It’s no secret 39-year-old Tom Brady prepares harder than most 20-somethings in the NFL, but is it possible he’s even better now than he was a decade ago?
The New England Patriots quarterback’s body coach, Alex Guerrero, thinks so.
In a recent interview with Bleacher Report’s Dan Pompei, Brady, his teammates and Guerrero discuss how the quarterback has managed to turn in one of the best seasons of his career at nearly 40 years old. Brady’s year seems even more amazing considering he missed the first four games because of suspension, but Guerrero said he and Brady were prepared for that.
“We trained harder than the sport itself demands,” Guerrero told Pompei. “The four weeks he was off, he worked really hard. He trained so when he came back, it didn’t look like he had taken four weeks off.”
And Guerrero is certainly right on that point.
Brady was gifted with a matchup against the lowly Cleveland Browns when he returned from his suspension in Week 5, but he still threw for 406 yards with three touchdowns and no interceptions. He continued that dominance, too, going 11-1 with 3,554 yards, 28 touchdowns and just two interceptions in 12 games.
Even Brady’s teammates are impressed by the year he’s been having.
“It is unbelievable to see a 39-year-old man play like he’s 29,” wide receiver Julian Edelman said. “His body hasn’t really changed. He may have lost some hair. Other than that, he’s still the same.”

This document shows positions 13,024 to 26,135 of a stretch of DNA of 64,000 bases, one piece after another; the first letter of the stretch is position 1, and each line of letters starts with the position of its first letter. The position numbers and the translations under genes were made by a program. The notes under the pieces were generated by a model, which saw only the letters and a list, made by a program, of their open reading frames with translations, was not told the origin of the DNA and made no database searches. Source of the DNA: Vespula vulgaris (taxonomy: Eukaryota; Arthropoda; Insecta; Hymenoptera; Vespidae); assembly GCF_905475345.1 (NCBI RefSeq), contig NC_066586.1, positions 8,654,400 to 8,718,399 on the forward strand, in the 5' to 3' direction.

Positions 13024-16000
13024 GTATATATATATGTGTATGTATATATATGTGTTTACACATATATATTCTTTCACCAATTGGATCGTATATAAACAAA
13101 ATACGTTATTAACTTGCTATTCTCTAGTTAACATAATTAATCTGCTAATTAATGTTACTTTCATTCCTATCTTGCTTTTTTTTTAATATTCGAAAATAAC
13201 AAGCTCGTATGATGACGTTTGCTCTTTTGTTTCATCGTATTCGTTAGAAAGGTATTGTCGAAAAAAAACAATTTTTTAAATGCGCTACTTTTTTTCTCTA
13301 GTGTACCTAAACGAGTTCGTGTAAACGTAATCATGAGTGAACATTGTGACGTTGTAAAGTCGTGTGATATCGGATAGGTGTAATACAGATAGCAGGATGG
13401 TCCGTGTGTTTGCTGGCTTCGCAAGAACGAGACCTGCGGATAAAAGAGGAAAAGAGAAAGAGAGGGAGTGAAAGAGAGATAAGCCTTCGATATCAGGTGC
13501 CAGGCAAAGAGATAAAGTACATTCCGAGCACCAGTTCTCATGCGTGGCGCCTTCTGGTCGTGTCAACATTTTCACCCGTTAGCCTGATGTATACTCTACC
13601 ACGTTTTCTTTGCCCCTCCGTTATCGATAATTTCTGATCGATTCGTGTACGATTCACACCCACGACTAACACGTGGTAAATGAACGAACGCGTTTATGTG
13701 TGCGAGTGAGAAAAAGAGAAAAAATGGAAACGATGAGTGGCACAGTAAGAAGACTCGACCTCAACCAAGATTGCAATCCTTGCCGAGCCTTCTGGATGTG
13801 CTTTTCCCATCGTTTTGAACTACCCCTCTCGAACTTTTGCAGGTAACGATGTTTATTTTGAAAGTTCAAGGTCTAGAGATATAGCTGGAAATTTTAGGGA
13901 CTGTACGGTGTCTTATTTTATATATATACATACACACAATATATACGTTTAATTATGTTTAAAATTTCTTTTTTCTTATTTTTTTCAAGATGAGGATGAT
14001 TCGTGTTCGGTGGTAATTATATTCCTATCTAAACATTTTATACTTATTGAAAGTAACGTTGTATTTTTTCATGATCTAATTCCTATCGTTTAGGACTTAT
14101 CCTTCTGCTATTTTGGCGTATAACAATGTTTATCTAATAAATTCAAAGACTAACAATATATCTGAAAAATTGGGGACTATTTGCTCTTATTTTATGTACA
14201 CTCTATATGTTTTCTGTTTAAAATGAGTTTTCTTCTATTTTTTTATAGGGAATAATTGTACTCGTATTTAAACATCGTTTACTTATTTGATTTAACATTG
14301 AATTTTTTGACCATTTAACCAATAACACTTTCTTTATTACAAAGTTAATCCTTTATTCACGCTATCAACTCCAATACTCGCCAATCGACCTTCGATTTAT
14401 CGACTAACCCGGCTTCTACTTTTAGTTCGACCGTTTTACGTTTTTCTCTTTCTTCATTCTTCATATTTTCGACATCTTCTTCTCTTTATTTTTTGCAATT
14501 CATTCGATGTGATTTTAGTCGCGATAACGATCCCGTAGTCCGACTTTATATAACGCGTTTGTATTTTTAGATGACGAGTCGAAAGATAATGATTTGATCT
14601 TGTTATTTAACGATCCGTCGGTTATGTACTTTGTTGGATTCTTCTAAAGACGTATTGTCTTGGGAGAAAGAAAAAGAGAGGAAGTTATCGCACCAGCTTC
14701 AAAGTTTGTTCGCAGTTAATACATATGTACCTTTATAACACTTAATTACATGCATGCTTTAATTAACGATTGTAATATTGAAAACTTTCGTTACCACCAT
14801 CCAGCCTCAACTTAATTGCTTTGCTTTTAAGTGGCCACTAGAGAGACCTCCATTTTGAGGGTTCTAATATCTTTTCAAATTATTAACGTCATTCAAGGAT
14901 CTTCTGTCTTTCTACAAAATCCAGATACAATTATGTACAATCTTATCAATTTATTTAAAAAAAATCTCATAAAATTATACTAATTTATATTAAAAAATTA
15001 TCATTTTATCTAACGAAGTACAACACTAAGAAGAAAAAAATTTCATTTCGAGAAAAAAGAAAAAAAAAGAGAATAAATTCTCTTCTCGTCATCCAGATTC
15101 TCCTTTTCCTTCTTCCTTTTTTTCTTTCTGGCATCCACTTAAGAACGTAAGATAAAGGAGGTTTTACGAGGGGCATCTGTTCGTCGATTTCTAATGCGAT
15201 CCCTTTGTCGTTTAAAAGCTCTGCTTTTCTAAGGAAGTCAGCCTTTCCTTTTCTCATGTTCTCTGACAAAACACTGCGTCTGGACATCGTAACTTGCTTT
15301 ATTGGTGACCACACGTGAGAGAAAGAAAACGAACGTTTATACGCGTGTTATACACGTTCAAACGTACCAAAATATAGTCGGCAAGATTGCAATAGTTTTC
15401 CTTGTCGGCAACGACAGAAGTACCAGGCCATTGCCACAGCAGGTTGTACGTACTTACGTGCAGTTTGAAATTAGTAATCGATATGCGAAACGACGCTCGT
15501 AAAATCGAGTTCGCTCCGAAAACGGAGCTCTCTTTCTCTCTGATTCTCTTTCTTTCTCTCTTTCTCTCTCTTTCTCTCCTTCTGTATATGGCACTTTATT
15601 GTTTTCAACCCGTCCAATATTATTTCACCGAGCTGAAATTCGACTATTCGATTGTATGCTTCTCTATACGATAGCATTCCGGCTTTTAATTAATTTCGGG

By now, most football fans have heard about the intense diet and exercise plan Brady has followed for over a decade thanks to Guerrero. Brady said working on his recovery every week has helped him stay strong and pliable, too, but Guerrero said the future Hall of Famer uses some other methods to motivate himself.
“We don’t train with the idea he is already the starting quarterback,” Guerrero said. “Every year, he’s working to be the starting quarterback, and he’s got to work hard to do that. He always talks about it. Every year there is going to be somebody there that is going to outwork me if I don’t continue to work hard. So in his mind, he has to keep working hard in order to continue to perform at the level he has or to improve.”
Thumbnail photo via Reinhold Matay/USA TODAY Sports Images